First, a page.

• Tuesday July 14th – The 160/80/30m antenna will be erected by lunchtime Tuesday. There is a fair expectation that we will be on air more much of the day looking for whatever openings we can find on a wide range of modes. Particular focus will be placed on EU Short path in the morning on 20m, NA/AS during the day and EU long Path after 0400z 20m. Nightime will likely be 30/40/80m into NA and AS/OC and some attempts will be made to run 80/40/30 early morning into Europe.
  • Wednesday 15th – Friday 17th – we will have usually one station active early in the morning 2100-0000z and probably again with stints between the hours of ~0400-0800z plus after 1000z (until we need to get to sleep). One or two nights will see activity on 80m and possibly 160m (depending on conditions). There are no guarantees however of activity in any of those windows, and activity may occur at other times as well subject to what is happening elsewhere with the family.
  • Saturday 18th – The station will be QRT most likely before 2200z on the 17th (~7.30am 18th July)

Partial tear down will occur Friday afternoon 17th July. We haven’t planned exactly what will be pulled down when. We have a 1.30pm Ferry ride home on Saturday 18th July, and need time to pack and get to the terminal. The multi-band vertical may be the only antenna on air on Friday night but at least it will give us flexibility to operate on any band we choose.

Directed Calling

While this expedition simply operating with the view that we will work everyone, we will preference stations further away if there is a worthwhile opening. If we are, please be aware that we maintain the following policy (as per our other expeditions)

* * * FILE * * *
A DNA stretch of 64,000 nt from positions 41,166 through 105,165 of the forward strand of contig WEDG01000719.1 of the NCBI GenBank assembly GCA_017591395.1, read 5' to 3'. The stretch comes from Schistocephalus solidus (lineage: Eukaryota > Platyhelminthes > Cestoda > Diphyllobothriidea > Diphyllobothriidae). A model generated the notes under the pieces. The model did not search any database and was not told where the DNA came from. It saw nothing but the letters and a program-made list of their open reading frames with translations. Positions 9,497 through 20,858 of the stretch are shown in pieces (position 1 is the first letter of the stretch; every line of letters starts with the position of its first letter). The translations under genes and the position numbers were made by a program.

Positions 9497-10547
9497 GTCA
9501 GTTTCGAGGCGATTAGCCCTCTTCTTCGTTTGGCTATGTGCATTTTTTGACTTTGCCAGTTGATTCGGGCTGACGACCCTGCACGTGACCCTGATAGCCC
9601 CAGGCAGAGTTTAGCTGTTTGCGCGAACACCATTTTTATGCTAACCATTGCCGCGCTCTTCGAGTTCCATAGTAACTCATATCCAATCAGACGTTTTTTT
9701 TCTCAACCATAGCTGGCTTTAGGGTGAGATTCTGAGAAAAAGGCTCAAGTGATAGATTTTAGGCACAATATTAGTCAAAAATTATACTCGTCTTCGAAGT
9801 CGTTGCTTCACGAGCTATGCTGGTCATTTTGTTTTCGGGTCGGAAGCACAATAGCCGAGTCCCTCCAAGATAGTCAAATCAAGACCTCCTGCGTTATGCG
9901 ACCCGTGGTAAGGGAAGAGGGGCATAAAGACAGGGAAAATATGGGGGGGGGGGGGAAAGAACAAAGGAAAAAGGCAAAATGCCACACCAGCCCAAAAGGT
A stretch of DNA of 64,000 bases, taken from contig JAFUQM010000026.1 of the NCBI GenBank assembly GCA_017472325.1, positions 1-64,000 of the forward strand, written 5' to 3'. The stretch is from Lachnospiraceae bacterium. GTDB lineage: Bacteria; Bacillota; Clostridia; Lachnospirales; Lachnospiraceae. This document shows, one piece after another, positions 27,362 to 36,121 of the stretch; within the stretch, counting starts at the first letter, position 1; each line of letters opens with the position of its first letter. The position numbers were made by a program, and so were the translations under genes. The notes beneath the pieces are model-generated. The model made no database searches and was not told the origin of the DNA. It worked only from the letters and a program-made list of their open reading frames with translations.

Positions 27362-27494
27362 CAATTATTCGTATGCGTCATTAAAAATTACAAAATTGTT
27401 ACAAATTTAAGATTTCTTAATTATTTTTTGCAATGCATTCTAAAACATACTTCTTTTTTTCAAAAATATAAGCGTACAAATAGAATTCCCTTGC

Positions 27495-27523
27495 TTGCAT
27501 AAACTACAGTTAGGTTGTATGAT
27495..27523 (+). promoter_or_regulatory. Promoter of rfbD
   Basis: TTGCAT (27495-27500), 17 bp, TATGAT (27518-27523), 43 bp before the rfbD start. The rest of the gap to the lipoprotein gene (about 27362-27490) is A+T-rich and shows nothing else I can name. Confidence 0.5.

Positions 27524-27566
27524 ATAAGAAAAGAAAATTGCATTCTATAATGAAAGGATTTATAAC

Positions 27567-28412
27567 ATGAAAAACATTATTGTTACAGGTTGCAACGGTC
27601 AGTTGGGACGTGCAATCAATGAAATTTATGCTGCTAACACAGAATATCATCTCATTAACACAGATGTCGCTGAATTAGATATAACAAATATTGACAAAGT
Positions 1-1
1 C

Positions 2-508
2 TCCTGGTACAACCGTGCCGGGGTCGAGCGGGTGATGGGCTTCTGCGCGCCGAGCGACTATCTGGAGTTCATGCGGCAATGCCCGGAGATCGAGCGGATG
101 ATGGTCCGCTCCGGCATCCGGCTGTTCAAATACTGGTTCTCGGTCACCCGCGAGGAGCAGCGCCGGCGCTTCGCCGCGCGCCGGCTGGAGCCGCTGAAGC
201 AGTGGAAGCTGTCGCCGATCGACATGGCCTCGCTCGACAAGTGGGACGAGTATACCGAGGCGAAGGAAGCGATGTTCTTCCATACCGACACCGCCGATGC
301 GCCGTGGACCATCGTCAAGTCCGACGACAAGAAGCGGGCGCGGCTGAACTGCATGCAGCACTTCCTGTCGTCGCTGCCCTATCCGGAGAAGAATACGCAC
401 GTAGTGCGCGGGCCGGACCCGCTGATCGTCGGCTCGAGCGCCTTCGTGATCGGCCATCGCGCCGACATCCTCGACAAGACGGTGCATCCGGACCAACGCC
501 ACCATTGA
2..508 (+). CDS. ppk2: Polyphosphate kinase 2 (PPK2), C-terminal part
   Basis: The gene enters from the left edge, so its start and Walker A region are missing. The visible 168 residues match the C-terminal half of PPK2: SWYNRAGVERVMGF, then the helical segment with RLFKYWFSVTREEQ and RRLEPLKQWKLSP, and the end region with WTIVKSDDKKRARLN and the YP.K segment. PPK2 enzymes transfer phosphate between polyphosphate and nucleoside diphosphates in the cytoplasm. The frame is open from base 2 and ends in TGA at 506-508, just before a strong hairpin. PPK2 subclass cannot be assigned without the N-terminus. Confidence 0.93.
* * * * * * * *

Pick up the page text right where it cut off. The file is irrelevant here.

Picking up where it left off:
The team has agreed that if you are located in Oceania, South America or Africa, we will accept your call at any time, regardless of which specific region we are calling.

This will apply to VK, ZL, Oceania, South America and African stations only. All other regions, please stand by if your region isnt being called, or please look for us on another band.

Conclusion

We hope to see you on the air! CQ IOTA de VK5KI!

73s de Grant VK5GR

A35JT Expedition – February News Update

There is a lots happening behind the scenes in the past 2 months with preparations for the A35AG DXpedition to Tonga. Our flights are booked, our accommodation is confirmed and the dates are set!

22nd Sept – 7th Oct 2019


License Approved

We have completed licence application procedures with the Ministry of Communications and have had our callsign confirmed. (Well almost – the original email confirmation from the Tonga MIC stated A35AG was ok – but the callsign on the licence when it finally came through was A35JT – ce la vie!)

 

We are now officially A35JT!

 


Seeking Sponsorship

The team is now seeking sponsorship to help with the transportation and customs processing costs for the trip. We have encountered operational weight limits with the airlines servicing the Pacific Islands. This means that some of the station will need to be separately freighted to Tonga. Early quotes for those additional costs are substantial and are stretching the teams resources. Asking for sponsorship is not something we do lightly either, as we recognize that accepting money brings with it obligations too. Having said that, we want to bring the widest range of DX opportunities possible to all DX Chasers wanting Tonga in their logs. This seems to be the most likely way we will succeed with those objectives.

If you would like to become a supporter of this expedition, please click on the donate button!

All donations will be acknowledged in our supporters page and for donations >$10USD you will receive your direct QSL cards for free.


Station Planning